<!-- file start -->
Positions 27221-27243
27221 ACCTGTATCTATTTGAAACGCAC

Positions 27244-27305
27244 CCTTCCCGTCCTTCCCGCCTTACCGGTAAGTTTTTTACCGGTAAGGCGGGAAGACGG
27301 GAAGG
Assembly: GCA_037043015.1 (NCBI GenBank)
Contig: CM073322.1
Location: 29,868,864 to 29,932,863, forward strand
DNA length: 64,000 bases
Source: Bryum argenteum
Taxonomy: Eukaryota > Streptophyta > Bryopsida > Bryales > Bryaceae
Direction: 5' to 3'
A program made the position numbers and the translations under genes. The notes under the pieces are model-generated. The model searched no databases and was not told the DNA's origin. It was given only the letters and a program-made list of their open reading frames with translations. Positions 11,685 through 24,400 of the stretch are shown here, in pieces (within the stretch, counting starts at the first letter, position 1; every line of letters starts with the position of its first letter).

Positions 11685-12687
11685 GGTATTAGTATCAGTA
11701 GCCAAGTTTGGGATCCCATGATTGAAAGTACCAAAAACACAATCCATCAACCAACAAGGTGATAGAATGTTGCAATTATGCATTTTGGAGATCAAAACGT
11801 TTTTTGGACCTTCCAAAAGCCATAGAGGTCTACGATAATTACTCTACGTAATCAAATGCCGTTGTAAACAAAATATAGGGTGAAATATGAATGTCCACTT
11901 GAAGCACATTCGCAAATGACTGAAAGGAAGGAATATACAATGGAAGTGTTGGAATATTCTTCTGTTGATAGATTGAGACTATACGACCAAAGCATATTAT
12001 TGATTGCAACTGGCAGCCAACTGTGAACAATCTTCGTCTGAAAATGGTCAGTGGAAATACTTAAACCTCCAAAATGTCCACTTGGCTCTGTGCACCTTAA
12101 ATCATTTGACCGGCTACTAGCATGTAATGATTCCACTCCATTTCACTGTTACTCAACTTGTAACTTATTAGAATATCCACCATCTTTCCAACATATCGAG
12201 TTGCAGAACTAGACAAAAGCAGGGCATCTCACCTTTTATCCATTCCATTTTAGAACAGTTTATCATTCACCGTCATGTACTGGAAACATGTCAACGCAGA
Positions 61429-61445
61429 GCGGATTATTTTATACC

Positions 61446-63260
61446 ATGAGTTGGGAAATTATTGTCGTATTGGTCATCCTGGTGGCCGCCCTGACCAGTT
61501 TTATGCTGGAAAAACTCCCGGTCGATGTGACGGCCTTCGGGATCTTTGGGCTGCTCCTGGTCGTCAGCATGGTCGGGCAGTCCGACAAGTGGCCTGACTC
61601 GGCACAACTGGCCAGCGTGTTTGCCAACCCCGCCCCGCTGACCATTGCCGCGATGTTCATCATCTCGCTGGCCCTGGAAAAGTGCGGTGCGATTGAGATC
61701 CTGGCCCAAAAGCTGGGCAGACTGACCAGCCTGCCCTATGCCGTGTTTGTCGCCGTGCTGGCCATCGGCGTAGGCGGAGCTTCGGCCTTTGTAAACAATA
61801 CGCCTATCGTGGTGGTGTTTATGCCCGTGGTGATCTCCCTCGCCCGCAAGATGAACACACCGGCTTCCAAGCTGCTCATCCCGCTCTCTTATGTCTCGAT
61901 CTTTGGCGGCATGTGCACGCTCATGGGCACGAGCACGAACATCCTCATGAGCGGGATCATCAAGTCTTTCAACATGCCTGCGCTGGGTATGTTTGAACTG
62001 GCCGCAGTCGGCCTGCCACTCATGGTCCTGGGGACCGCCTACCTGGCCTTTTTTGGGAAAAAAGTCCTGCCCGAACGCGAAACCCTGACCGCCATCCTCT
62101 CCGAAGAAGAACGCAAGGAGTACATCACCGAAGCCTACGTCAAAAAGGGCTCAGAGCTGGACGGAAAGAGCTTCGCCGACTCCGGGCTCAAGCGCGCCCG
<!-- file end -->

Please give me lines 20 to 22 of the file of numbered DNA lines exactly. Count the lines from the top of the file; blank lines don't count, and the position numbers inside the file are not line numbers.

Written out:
12101 ATCATTTGACCGGCTACTAGCATGTAATGATTCCACTCCATTTCACTGTTACTCAACTTGTAACTTATTAGAATATCCACCATCTTTCCAACATATCGAG
12201 TTGCAGAACTAGACAAAAGCAGGGCATCTCACCTTTTATCCATTCCATTTTAGAACAGTTTATCATTCACCGTCATGTACTGGAAACATGTCAACGCAGA
Positions 61429-61445